to loose those that are appointed to death; delivered to death, as the Targum; delivered over to the secular power, in order to be put to death; who are arraigned and condemned as malefactors, and put into the condemned hole, in order for execution; these the Lord will loose, and save them from the death they are appointed to by men; for this is not to be understood of persons appointed by the Lord to death, either corporeal or eternal, from which none can be loosed, so appointed: in the original text the phrase is "children of death" (d); the same as "children of wrath", Ephesians 2:3, that is, deserving of death, and under the sentence of it; as all men are in Adam, even the Lord's own people; and who are, in their own apprehension, as dead men, when awakened and convinced of their state by the Spirit of God; these Christ looses from the shackles and fetters of sin, from the bondage of the law, from the tyranny of Satan, and from fears of death, and puts them into the glorious liberty of the children of God.

(d) "filios mortis", Montanus, Vatablus, Musculus, Gejerus, Michaelis.

To hear the groaning of the prisoner; to loose those that are {o} appointed to death;

(o) Who now in their banishment could look for nothing but death.

EXEGETICAL (ORIGINAL LANGUAGES)
20. An echo of the prayer in Psalm 79:11. Cp. Isaiah 42:7; Isaiah 61:1. Israel in exile is compared to a condemned captive languishing in prison, and doomed to perish if Jehovah does not speedily interpose.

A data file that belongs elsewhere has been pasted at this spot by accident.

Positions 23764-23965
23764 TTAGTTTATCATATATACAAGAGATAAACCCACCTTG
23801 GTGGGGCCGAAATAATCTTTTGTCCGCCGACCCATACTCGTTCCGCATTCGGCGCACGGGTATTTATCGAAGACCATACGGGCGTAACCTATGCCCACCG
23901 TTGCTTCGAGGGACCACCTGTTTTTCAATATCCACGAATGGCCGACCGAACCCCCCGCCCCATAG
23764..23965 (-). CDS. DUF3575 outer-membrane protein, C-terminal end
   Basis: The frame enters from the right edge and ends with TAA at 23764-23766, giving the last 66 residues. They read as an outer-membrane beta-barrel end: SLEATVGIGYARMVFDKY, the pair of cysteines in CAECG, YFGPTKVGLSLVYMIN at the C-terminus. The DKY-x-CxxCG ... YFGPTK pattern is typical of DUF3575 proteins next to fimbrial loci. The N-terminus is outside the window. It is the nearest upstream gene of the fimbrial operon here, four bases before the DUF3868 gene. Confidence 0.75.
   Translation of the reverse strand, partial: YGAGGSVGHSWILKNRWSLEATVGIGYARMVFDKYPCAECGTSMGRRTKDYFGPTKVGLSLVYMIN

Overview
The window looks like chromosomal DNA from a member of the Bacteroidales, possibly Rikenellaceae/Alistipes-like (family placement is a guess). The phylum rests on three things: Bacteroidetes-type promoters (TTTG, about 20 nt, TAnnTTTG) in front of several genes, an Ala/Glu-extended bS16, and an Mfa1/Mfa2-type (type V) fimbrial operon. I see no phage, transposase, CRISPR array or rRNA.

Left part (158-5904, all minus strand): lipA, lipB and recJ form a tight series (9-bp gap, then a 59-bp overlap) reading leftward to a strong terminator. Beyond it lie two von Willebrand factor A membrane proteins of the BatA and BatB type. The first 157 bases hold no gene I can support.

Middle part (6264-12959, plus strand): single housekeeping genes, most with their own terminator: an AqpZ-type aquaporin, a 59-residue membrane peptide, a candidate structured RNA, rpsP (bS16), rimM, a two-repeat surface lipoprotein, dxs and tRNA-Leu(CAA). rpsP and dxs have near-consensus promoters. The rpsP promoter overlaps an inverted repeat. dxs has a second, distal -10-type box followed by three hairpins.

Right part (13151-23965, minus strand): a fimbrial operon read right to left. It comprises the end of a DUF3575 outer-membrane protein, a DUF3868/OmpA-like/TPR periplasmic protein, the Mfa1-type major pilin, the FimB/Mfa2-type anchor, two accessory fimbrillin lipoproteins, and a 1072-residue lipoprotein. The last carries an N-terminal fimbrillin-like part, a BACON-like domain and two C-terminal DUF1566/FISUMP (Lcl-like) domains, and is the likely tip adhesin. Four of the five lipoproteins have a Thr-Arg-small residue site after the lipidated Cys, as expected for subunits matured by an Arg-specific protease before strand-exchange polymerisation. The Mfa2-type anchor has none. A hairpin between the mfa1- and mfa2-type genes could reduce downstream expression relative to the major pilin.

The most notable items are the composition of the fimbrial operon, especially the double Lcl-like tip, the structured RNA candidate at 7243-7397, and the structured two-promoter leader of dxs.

the groaning of the prisoner] R.V. the sighing of the prisoner, as in Psalm 79:11.

those that are appointed to death] Lit. the sons of death. Cp. 1 Samuel 20:31 (marg.). The word for death is a form found only here and in Psalm 79:11.Verse 20. - To hear the groaning of the prisoner (see Exodus 2:24, "God heard their groaning;" and comp. Exodus 3:7; Exodus 6:5). To loose those that are appointed to death; literally, the sons of death (comp. Psalm 79:11). Captive Israel regarded its life in Babylon as little better than death (see Ezekiel 37:11). When the church in its individual members dies off on a foreign soil, still its God, the unchangeable One, remains, and therein the promise has the guarantee of its fulfilment. Faith lays hold upon this guarantee as in Psalm 90. It becomes clear from Psalm 9:8 and Lamentations 5:19 how תּשׁב is to be understood. The Name which Jahve makes Himself by self-attestation never falls a prey to the dead past, it is His ever-living memorial (זכר, Exodus 3:15). Thus, too, will He restore Jerusalem; the limit, or appointed time, to which the promise points is, as his longing tells the poet, now come. מועד, according to Psalm 75:3; Habakkuk 2:3, is the juncture, when the redemption by means of the judgment on the enemies of Israel shall dawn. לחננהּ, from the infinitive חנן, has ĕ, flattened from ă, in an entirely closed syllable. רצה seq. acc. signifies to have pleasure in anything, to cling to it with delight; and חנן, according to Proverbs 14:21, affirms a compassionate, tender love of the object. The servants of God do not feel at home in Babylon, but their loving yearning lingers over the ruins, the stones and the heaps of the rubbish (Nehemiah 4:2), of Jerusalem.